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Parable of the Sower

Parable of the Sower

4.2 35
by Octavia E. Butler

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When unattended environmental and economic crises lead to social chaos, not even gated communities are safe. In a night of fire and death Lauren Olamina, a minister's young daughter, loses her family and home and ventures out into the unprotected American landscape. But what begins as a flight for survival soon leads to something much more: a startling vision of


When unattended environmental and economic crises lead to social chaos, not even gated communities are safe. In a night of fire and death Lauren Olamina, a minister's young daughter, loses her family and home and ventures out into the unprotected American landscape. But what begins as a flight for survival soon leads to something much more: a startling vision of human destiny... and the birth of a new faith.

Editorial Reviews

Publishers Weekly - Publisher's Weekly
Hugo and Nebula Award-winner Butler's first novel since 1989's Imago offers an uncommonly sensitive rendering of a very common SF scenario: by 2025, global warming, pollution, racial and ethnic tensions and other ills have precipitated a worldwide decline. In the Los Angeles area, small beleaguered communities of the still-employed hide behind makeshift walls from hordes of desperate homeless scavengers and violent pyromaniac addicts known as ``paints'' who, with water and work growing scarcer, have become increasingly aggressive. Lauren Olamina, a young black woman, flees when the paints overrun her community, heading north with thousands of other refugees seeking a better life. Lauren suffers from `hyperempathy,'' a genetic condition that causes her to experience the pain of others as viscerally as her own--a heavy liability in this future world of cruelty and hunger. But she dreams of a better world, and with her philosophy/religion, Earthseed, she hopes to found an enclave which will weather the tough times and which may one day help carry humans to the stars. Butler tells her story with unusual warmth, sensitivity, honesty and grace; though science fiction readers will recognize this future Earth, Lauren Olamina and her vision make this novel stand out like a tree amid saplings. (Dec.)
Library Journal
In 21st-century California, a land of walled enclaves, drug-crazed arsonists, and rampant joblessness, 18-year-old Lauren Olamina discovers a new way of looking at a hopeless world. When circumstances cut her adrift from the only community she knows, she takes to the road, attempting to put her ideals into practice. The author of Kindred ( LJ 8/79) and Wild Seed (Doubleday, 1980) infuses this tale with an allegorical quality that is part meditation, part warning. Simple, direct, and deeply felt, this should reach both mainstream and sf audiences.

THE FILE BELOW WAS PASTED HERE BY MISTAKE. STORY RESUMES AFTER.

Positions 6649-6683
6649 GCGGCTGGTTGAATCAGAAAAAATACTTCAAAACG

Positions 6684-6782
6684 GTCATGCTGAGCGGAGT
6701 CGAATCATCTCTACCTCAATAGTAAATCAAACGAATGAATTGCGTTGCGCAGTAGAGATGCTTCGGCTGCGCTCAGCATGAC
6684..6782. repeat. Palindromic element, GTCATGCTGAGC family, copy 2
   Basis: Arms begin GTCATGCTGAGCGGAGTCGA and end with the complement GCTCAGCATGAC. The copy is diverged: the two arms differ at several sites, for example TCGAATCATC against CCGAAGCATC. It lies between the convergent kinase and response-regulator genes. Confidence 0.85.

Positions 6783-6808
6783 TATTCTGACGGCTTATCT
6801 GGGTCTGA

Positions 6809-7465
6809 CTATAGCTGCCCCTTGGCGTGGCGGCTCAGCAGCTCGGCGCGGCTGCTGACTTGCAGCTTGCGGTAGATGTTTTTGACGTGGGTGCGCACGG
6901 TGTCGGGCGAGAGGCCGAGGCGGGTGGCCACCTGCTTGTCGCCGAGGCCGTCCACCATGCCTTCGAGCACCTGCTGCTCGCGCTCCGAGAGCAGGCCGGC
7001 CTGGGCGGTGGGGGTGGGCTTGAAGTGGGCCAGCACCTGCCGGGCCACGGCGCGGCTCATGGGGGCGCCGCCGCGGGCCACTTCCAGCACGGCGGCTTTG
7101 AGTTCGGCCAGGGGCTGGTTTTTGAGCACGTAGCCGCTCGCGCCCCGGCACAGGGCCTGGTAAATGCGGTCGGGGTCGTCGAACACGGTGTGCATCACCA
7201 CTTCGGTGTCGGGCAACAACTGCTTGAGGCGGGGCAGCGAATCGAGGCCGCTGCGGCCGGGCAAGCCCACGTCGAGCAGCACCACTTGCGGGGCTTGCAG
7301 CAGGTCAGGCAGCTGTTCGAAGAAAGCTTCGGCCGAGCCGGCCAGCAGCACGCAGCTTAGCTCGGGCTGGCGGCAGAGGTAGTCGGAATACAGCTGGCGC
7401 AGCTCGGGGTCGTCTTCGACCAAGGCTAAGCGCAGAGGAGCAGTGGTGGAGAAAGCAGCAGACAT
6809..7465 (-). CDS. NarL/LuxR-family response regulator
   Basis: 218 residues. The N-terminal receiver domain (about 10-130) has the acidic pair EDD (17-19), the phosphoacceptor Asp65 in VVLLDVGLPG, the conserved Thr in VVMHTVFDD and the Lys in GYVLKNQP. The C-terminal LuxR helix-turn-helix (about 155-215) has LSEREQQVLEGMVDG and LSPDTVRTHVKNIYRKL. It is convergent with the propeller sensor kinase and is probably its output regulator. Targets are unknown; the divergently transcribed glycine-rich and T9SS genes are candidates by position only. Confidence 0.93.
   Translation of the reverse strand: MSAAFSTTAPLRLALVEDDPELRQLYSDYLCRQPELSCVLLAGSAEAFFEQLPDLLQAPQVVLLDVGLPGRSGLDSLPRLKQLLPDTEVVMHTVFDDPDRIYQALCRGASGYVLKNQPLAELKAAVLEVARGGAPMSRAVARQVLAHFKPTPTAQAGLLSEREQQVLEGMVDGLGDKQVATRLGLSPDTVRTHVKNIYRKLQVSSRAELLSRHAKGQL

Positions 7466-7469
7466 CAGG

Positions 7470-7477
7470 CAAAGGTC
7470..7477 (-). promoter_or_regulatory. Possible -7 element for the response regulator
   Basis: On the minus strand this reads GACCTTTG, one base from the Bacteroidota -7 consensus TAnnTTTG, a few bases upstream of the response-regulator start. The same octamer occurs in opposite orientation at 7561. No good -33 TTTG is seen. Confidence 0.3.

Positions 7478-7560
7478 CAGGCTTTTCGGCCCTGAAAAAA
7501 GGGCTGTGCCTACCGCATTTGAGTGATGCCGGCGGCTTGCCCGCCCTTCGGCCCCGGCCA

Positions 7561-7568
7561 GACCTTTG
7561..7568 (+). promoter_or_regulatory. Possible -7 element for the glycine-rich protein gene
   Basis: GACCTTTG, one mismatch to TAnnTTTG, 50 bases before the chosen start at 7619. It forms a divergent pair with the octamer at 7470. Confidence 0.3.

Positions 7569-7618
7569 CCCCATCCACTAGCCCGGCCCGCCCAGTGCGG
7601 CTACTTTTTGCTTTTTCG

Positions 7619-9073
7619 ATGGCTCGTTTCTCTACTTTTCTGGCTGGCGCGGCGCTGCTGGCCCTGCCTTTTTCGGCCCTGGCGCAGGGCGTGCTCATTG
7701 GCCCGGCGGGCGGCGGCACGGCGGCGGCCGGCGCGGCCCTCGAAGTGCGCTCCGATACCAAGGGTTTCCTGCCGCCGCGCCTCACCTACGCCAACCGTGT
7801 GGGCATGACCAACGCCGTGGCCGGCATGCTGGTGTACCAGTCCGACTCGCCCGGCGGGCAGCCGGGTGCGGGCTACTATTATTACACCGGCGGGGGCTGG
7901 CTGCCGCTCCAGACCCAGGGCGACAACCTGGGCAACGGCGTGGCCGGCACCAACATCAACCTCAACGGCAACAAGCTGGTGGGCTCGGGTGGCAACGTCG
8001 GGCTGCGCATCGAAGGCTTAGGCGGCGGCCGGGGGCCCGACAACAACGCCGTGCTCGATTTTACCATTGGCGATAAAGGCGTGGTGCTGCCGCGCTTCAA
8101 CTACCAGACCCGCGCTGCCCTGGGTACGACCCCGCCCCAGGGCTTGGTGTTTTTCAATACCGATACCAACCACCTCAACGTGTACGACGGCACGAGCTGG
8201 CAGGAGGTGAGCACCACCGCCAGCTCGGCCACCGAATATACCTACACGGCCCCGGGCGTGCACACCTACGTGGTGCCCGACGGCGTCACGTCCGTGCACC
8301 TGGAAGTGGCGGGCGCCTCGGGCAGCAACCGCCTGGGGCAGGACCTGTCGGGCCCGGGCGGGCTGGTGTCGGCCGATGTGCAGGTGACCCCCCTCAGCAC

School Library Journal
YA-On Friday, July 30, 2027, Lauren Oya Olamina's California walled neighborhood is burned and plundered by pyro addicts. She and two other teens appear to be the only survivors and join the seemingly endless stream of poverty-stricken people looking for a better life or, at least, for another day. Like her Baptist minister father before her, Lauren carries her faith in her religion, Earthseed, with her. In the insanity of this future world, her faith, practical skills, and determination to survive (whatever the cost) are enhanced by the basic goodness of the folks who expand her group. YAs may see the similarity between Lauren's world and the nightly TV-news coverage of current war-torn nations. They should appreciate this tender coming-of-age story and/or the glimpse into a future they can work to prevent. Romance; science fiction; a strong, black, female protagonist; and a hopeful ending should attract readers to this novel.-Barbara Hawkins, Oakton High School, Fairfax, VA
Carl Hays
Although conventional gloom-and-doom scenarios of civilization on the brink of collapse are rapidly becoming passe in contemporary science fiction, original variations occasionally appear to give new life to the form. For instance, Butler's latest novel. Written in diary form, "Parable" chronicles the sometimes grim adventures of Lauren Olamina, an adolescent girl living in a barricaded village in Southern California amid the rampant socioeconomic decay of the early twenty-first century. After her neighborhood is overrun by a cult of drug-demented pyromaniacs, Lauren takes to the road and bands together with other refugees of violent attacks. Withstanding fire and marauding thieves, the group gradually makes its way toward refuge in Northern California, while Lauren wins converts to her homespun "Earthseed" philosophy--a creed espousing community survival for a future among the stars. Sustained by skillful characterizations and an all-too-uncomfortable realism, Butler's narrative holds a mirror up close to our own contemporary blight of moral and economic disintegration and implicitly poses the question, Can we really let it get this bad?